I remember Pong and I remember when my Dad’s friend Marty got Atari and had Space Invaders. Then, at least in my memory, I remember Asteroids coming before Pac Man.
Over at the Daily Beast, I curated a story that David Owen wrote for Esquire back in 1981 on the Asteroids craze. It was the first magazine story Owen ever wrote and it holds up:
It’s lunchtime in Manhattan, and the Playland arcade at Forty-seventh Street and Broadway is crowded. Standing shoulder to shoulder with Playland’s traditional clientele of Times Square drifters and truant schoolboys is what appears to be a full-scale assault team from the corporate tower of nearby Rockefeller Center. You can hardly move from one end of the place to the other without grinding your heel on somebody’s wing-tip shoe. Over near the Seventh Avenue entrance, a tall thin man with a briefcase pressed between his knees is hunched over a flashing pinball table called JAMES BOND. At a change station near the center of the room, a portly lawyer type is converting the contents of his wallet into enough quarters to bribe a congressional subcommittee. There are three-piece suits everywhere. But the densest agglomeration of gray wool by far stands at the very front of the arcade by a long bank of thumping, thundering machines, where a veritable legion of young executives is lined up three deep to play Asteroids.
Asteroids, at the moment I am writing, is the most popular coin-operated game—video, pinball, or other—in the United States. It jumped to the number one spot not long ago by out-earning Space Invaders, a simple-minded but wildly successful Japanese import that swept this country after creating something close to mass hysteria (not to mention a coin shortage) in Japan. Introduced in December 1979, Asteroids quickly became standard equipment in bars, arcades, and airports all over the country. Tavern owners who had previously been scared away from coin-op games by pinball’s underworld reputation now began to clamor for Asteroids. Atari Inc., the game’s manufacturer, had trouble keeping production in step with demand. There are now sixty thousand Asteroids machines on location worldwide, most of them in the United States and most of them astonishingly popular. Machines in hot locations have been known to bring in as much as one thousand dollars a week, enough to pay for themselves in a little more than a fortnight. Operators who tend fleets of machines are finding they have to make extra trips to their locations just to empty the coin boxes of the Asteroids machines.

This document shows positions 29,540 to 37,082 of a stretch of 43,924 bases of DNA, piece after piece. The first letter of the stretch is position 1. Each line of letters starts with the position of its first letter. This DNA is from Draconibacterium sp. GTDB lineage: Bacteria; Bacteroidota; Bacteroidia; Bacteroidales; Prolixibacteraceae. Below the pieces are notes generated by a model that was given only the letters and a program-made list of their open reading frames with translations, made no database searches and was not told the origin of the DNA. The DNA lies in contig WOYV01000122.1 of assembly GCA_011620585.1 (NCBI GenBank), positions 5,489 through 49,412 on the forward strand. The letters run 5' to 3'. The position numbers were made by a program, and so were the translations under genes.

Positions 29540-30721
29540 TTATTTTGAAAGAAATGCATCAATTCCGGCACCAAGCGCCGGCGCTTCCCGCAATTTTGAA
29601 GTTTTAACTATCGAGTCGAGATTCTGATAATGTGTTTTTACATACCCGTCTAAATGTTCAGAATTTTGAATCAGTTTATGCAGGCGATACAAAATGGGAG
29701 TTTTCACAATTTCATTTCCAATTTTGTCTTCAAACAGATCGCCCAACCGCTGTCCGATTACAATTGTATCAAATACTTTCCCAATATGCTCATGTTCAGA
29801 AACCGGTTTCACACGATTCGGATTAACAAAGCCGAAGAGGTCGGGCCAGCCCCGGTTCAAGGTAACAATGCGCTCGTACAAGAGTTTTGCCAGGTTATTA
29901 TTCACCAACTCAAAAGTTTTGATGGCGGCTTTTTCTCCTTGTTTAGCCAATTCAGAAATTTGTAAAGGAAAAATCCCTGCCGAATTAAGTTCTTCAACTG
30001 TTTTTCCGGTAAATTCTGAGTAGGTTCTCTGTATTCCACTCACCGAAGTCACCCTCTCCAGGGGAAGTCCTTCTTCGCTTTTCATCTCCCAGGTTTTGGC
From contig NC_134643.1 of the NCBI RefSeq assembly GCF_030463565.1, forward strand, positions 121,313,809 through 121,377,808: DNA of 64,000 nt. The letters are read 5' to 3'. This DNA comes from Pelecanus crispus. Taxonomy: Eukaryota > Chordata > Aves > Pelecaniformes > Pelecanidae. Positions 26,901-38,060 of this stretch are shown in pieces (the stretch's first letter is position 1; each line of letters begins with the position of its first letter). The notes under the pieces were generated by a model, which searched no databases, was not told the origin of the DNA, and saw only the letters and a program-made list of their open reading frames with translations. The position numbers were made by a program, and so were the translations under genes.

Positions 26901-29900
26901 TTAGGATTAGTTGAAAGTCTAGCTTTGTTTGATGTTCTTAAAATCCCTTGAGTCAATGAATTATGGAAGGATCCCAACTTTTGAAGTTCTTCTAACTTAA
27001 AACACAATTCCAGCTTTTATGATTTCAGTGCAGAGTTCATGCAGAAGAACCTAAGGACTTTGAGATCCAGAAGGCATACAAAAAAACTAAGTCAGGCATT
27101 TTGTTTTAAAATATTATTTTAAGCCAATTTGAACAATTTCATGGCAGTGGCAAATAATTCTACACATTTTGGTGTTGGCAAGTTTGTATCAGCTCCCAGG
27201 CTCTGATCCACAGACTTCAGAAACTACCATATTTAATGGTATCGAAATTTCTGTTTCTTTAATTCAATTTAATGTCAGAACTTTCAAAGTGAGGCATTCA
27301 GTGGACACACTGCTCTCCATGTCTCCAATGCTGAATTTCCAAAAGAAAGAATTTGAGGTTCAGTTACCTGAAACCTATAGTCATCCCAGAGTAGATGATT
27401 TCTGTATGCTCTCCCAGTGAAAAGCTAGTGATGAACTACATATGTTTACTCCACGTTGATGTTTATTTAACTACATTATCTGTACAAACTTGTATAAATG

As impressive as the sales and collection figures are, one of the most intriguing facts about Asteroids is not how many people are playing it but which ones. Continuing a trend begun by its immediate predecessors, Asteroids has helped open up the coin-op market to a brand-new clientele: not just chain-smoking teenagers with time on their hands but responsible, well-paid men in their twenties, thirties, forties, and even fifties, who in some cases haven’t seen the inside of an amusement arcade since the days when pinball games had pins. And now these men—these sober minions of the gross national product—are backing out of expense-account lunches and sneaking away from elegant restaurants to play Asteroids.
“I’ve pretty much eliminated lunch as an ongoing part of my daily routine,” says a thirty-four-year-old stockbroker. “I’d rather play than eat. Along about four o’clock my stomach begins to growl, but Asteroids has made me a happy man.”